Grauniad Typo Turns RBS Profit Into £44.7bn Loss
Believe everything you read? Ever since reading Ben Goldacre‘s book, Bad Science, I’m much less trusting of stories using numbers to illustrate a point, especially when prefixed with “scientists say”. But just how difficult is finding the real facts behind a story?
The challenge, aside from finding time, is to make sense of whatever facts and figures are being used to illustrate the point, especially if that proof is in an academic paper or a bank’s financial results. Brain pain.
So, it was with some trepidation that I decided to try and verify that The Guardian had dropped a clanger in an article in this Saturday’s business section. With the background of RBS’ first profit since the tax-payer shelled out £20bn to keep the organisation afloat, the article asks how management can justify paying bonuses when the government is still owed. And owed big.
However, the graph (see below) used to illustrate the article didn’t quite ring true. Of the two divisions showing a loss, US Retail & Commercial shows a loss of £51bn. Even in a world where we’ve graduated from bandying around ‘billions’ instead of ‘millions’, this seems like a hefty chunk of cash.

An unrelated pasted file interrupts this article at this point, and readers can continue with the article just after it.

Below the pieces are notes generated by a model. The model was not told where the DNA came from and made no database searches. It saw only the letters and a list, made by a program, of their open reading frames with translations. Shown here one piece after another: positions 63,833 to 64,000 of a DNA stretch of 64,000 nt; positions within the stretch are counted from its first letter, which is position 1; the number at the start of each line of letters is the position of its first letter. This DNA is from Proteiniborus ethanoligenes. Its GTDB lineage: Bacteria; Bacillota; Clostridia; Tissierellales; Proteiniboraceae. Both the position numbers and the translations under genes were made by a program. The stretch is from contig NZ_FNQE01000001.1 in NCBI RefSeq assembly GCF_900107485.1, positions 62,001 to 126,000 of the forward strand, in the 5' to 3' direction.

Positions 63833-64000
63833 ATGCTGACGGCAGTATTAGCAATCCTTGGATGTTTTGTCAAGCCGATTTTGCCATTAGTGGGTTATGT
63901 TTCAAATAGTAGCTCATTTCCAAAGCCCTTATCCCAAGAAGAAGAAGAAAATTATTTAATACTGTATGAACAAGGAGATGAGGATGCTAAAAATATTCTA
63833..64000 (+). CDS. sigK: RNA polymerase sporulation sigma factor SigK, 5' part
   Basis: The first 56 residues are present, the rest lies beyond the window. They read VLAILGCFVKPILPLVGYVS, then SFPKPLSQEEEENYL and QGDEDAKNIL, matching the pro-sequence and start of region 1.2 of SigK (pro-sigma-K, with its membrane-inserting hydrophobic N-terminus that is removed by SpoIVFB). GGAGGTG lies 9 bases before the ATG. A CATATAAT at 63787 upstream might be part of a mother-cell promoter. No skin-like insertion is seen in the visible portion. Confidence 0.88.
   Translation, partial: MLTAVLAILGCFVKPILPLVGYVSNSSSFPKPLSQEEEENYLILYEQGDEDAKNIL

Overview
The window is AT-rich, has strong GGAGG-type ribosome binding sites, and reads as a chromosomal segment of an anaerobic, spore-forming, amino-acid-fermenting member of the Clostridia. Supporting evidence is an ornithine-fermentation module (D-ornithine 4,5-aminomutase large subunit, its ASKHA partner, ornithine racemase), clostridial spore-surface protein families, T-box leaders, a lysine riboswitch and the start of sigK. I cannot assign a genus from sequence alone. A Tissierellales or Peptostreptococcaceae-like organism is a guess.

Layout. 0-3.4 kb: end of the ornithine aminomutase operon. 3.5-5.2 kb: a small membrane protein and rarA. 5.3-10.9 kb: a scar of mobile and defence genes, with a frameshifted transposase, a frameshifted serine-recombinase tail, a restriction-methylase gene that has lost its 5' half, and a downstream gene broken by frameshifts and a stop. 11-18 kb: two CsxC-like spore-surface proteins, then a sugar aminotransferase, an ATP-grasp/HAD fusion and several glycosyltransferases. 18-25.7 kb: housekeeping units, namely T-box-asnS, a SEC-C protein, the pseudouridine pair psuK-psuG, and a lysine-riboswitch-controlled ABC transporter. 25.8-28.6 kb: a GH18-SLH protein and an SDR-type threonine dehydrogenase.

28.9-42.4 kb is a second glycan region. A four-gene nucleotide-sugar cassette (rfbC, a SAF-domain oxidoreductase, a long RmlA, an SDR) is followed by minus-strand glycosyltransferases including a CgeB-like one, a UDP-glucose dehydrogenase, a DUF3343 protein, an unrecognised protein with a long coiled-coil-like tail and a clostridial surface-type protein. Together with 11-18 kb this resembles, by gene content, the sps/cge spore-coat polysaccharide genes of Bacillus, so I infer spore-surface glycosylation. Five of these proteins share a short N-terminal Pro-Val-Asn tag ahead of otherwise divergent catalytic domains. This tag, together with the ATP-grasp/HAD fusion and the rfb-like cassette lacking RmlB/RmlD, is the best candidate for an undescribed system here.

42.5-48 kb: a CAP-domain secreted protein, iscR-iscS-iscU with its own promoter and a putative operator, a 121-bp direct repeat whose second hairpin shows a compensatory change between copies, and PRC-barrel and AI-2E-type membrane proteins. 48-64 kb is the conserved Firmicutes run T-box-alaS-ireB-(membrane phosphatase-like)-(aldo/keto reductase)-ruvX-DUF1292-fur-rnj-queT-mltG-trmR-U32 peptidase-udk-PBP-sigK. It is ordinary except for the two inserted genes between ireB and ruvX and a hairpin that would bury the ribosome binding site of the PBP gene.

If this were correct not only would the red bar in the graph have to extend off the edge of the page, RBS would have posted a £44.7bn loss, which, I’m pretty sure, would be a bigger headline than anything about bonuses.
So, with @bengoldacre in the back of my mind, I decided to see if I could find the original material and double-check the figures. A rummage through the RBS corporate website reveals two documents, the interim results slides and the full version.
The data for the graph (not including the typo) is on page 29 of the 204 page report, not including appendices, if you’re interested. It confirms the typo and a mere £51m loss. RBS shareholders can rest a little easier.
What this does confirm is a deep respect for the thankless job facing journalists wanting to do a thorough job. Put this into context against hastily written blog posts and the debate about how to pay for investigative journalism becomes ever more important.
To finish, a choice piece of language from the report on how one type of credit derivative is valued:
Gap risk products are leveraged trades, with the counterparty’s potential loss capped at the amount of the initial principal invested. Gap risk is the probability that the market will move discontinuously too quickly to exit a portfolio and return the principal to the counterparty without incurring losses, should an unwind event be triggered. This optionality is embedded within these portfolio structures and is very rarely traded outright in the market. Gap risk is not observable in the markets and, as such, these structures are deemed to be level 3 instruments.
Ever wondered how we got into this financial crisis in the first place? Dunno about you, but I’m not sure I like the idea of an unwind event, unless it involves a cute cat and a bundle of wool.